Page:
When engineers discover oil or gas and an energy company moves in to exploit it, local people may wonder what these developments will mean for their community. How will construction work affect their villages? Will the government build a new port? Will there be jobs for them? Managing expectations about the payoffs to local economies from oil and gas extraction is difficult and, historically, companies and governments have done a very poor job of it, according to Middesex's Professor of Corporate Social Responsibility and Strategic Management, Jedrzej George Frynas.
Professor Frynas, who occasionally advises international oil and gas companies, governments and specialist management consultancies on how to pre-empt conflicts between companies and local communities, has published extensively on corporate social responsibility (CSR) in this context. His work has included, for example, studies of CSR issues in oil spills at sea, revenue transparency and economic development, and the management of local spill-over effects from company investment in developing countries. Fieldwork in Nigeria's oilfields, for instance, allowed Frynas to witness how things can go badly wrong. At first, development may be welcomed: a new school road is built, and local people take well-paid construction jobs. Then foreign workers move in. Locals are laid off. Inflation rises. Roads are damaged, irrigation is affected by dredging. There may even be environmentally harmful oil spills. "The problem" Frynas observes, "is that governments often lack experience in dealing with these companies. It's very frustrating to witness how they lack the acumen or willpower to stand up to them."
Yet many of these problems can be avoided if companies and governments involve local people at an early stage. Frynas is keen to make practical use of his research. After writing a brief for an international oil company working in Morocco, for example, he has twice spoken at government workshops in Rabat to improve local community understanding too. The Morocco government is concluding public consultations in the disputed territory of Western Sahara and these, he says, have been taken seriously. "The more ungovernable a place, the more difficult it is to sort out these problems". He has particular expertise in Africa, where he has worked, for example, in Sao Tome, Equatorial Guinea and Egypt, but is extending his research elsewhere too.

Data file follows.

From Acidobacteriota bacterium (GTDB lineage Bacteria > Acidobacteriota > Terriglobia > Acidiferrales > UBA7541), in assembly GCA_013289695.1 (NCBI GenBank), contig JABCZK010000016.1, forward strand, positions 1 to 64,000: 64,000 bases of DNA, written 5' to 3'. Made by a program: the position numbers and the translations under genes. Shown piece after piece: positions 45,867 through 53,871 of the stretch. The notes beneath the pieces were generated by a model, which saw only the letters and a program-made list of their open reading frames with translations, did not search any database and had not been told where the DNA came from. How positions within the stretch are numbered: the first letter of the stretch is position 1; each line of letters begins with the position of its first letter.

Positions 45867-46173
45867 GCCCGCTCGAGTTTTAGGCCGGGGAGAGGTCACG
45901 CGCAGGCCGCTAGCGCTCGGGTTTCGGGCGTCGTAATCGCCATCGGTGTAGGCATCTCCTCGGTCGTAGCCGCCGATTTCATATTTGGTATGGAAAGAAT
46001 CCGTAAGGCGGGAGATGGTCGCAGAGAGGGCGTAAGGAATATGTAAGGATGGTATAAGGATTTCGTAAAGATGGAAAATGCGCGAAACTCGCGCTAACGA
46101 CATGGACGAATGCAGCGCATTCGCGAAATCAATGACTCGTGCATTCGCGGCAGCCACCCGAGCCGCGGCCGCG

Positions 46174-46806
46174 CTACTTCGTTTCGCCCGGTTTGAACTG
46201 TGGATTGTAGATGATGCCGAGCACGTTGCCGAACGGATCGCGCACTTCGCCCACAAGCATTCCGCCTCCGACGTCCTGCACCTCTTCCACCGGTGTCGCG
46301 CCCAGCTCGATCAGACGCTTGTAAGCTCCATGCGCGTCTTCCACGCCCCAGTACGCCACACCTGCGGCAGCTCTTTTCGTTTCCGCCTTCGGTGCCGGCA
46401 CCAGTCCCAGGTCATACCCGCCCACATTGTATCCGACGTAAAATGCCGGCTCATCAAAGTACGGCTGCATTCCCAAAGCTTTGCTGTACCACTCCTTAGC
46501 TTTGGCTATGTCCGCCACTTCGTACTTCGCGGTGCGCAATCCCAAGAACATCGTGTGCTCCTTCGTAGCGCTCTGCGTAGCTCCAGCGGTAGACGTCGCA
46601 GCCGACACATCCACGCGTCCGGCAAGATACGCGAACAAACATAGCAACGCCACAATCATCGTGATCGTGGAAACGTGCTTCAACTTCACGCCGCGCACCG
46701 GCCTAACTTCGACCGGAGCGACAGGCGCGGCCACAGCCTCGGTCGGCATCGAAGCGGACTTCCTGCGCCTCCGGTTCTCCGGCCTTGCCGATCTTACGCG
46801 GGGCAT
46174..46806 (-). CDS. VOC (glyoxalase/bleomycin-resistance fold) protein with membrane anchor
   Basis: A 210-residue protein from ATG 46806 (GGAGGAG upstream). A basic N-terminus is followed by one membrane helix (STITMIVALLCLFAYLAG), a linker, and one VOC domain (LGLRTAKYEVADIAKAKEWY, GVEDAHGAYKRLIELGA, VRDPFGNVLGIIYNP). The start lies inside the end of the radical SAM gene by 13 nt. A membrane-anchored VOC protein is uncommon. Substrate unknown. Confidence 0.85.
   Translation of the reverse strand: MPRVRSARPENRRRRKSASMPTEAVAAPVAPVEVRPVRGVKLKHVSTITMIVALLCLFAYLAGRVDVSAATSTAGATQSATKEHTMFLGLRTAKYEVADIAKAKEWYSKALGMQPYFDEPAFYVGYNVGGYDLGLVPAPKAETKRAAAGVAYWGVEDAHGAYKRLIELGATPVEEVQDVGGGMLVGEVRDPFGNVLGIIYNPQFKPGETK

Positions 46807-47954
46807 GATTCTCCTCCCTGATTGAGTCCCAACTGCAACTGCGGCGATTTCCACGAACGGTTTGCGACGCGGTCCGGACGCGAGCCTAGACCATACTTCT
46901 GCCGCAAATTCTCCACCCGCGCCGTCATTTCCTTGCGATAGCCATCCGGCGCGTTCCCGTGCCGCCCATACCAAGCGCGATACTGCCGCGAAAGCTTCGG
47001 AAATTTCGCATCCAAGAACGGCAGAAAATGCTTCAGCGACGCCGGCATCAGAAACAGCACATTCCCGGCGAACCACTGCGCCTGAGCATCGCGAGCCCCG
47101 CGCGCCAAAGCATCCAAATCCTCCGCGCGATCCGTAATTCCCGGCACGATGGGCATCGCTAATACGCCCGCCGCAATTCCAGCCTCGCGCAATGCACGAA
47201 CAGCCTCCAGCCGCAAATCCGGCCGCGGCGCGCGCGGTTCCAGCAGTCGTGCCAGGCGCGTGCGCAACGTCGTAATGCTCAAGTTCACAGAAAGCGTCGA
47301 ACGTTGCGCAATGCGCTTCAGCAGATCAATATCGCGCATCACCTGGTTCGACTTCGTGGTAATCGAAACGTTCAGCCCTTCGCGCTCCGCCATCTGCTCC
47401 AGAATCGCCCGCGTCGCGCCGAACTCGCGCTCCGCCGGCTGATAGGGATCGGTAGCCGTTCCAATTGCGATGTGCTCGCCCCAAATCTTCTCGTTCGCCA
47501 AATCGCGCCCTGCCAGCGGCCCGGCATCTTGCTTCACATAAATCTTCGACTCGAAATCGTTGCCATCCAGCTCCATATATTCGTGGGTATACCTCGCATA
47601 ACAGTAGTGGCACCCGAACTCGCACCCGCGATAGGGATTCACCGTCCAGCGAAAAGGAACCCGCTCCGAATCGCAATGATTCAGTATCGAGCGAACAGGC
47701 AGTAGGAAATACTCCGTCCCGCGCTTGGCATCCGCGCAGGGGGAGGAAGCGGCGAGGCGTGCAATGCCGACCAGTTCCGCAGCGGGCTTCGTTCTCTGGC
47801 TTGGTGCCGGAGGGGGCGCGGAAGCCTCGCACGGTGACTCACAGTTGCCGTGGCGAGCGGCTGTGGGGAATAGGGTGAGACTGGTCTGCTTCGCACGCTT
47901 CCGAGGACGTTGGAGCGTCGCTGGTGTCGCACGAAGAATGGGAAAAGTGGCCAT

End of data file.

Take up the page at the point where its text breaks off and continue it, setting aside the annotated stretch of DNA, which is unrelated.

Middlesex University is also trying to build some of the capacity needed to improve the situation. It offers an online MBA in Oil and Gas for professionals needing a specialist degree but unable to attend a traditional university course since many work offshore. "It's really exciting to be part of that," says Prof Frynas, "not least because students often discuss the CSR issues that arise in their working lives". He is also organising a one-day CSR research training workshop in Botswana, and is pleased that ESRC has funded six travel bursaries for African PhD students. "We need a lot more capacity-building to raise the understanding of social and environmental issues among managers and among researchers if behaviour is to change for the better", says Frynas.